LAST NIGHT IN SOHO could be described as the most expensive giallo ever made, so can you talk about what giallo means to you, and how you brought that to your film?

WRIGHT: I’ve always enjoyed that genre; I’ve found it really entertaining throughout my life. Probably the first ones I saw as a teenager were THE BIRD WITH THE CRYSTAL PLUMAGE and then DEEP RED. I think DEEP RED is actually the best of all of them, in fact. SUSPIRIA is fantastic, but I believe DEEP RED is Dario Argento’s best movie, maybe because the story is just brilliant. And over the years, I’ve gone on a deeper and deeper dive of trying to watch all of them. But in a way, with this movie, I was sort of going backwards, being just as inspired by the movies that inspired them. I’d say that the Italian giallo movement is their interpretation of movies by Alfred Hitchcock or Michael Powell, so when writing this, I was more looking back at the inspirations for that movement, some of which are British films.

KRYSTY WILSON-CAIRNS: I suppose I had seen some of them at film school, late nights at the cinema watching them, though it wasn’t until I was starting this work with Edgar, and a stack of DVDs as tall as I am arrived at my house, that I truly understood what they were all about. DEEP RED is obviously fantastic. But yeah, like Edgar said, the real inspiration, I suppose, is those [earlier] psychological thrillers.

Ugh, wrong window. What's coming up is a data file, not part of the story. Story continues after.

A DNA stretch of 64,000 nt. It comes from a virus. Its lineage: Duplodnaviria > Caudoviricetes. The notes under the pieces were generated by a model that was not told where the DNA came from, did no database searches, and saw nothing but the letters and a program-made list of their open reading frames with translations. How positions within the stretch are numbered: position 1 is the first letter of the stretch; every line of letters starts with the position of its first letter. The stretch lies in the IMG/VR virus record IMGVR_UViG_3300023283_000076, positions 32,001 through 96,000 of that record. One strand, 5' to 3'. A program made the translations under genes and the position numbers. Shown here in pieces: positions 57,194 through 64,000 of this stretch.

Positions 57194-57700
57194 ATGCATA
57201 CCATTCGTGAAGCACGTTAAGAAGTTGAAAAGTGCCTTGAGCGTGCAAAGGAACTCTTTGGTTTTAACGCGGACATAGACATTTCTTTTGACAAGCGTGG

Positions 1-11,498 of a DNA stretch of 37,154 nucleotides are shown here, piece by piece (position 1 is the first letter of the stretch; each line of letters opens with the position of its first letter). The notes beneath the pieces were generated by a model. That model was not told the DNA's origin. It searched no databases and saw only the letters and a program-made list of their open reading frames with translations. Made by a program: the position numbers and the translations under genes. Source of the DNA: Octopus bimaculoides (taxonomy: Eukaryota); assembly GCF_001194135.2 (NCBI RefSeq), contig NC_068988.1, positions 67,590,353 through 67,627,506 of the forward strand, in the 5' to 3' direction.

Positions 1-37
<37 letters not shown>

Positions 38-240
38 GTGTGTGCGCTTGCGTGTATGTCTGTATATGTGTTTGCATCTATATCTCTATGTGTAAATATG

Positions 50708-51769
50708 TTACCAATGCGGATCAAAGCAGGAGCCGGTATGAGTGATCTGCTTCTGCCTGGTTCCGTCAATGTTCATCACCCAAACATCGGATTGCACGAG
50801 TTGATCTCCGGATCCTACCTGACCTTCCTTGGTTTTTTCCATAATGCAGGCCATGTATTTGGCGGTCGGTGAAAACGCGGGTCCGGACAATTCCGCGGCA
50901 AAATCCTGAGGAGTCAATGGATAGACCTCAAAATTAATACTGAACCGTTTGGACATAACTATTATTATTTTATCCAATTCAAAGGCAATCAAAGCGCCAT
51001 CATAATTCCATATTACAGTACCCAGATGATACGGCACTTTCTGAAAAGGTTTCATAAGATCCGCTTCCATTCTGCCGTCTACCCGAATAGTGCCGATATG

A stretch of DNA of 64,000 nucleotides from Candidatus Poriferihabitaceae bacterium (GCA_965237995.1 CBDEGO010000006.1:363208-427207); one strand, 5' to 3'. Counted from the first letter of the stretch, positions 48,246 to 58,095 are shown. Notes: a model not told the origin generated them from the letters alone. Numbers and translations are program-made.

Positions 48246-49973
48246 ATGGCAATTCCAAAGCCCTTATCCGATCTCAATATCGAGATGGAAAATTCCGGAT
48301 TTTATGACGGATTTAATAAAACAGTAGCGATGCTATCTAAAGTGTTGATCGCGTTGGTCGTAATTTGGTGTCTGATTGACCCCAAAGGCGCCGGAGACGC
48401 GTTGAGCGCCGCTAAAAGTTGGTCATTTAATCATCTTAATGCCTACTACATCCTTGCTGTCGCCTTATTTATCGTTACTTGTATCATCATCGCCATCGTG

Music is obviously very important to setting the scene for the film, and the world it takes place in. How does it work with the genre component as well?

WRIGHT: I honed in on a specific era of music within the ’60s–that mid-’60s classic pop period, particularly the female singers of the time: Cilla Black, Dusty Springfield, Petula Clark and Sandie Shaw. I always felt that their songs were so emotional, they were almost little mini-operas sometimes, and I liked the idea of using them because there’s an element of LAST NIGHT IN SOHO where it becomes rather expressionistic. And really, to talk about giallo inspirations, in terms of what Mario Bava and Dario Argento did with color, I’ve always thought one of the big inspirations for them must have been Powell and [Emeric] Pressburger’s BLACK NARCISSUS. That film doesn’t have a lot of plot bearings on LAST NIGHT IN SOHO, but I thought about it a lot because there’s this ambiguity in the movie as to why everybody is behaving so strangely. Are they genuinely haunted, or is it just the high altitude? Other directors would do it later, where they take what’s happening into this sort of expressionistic area where it feels like you’re watching something operatic. Obviously, Powell and Pressburger did that in THE RED SHOES, and I wanted to do almost the ’60s pop version of that.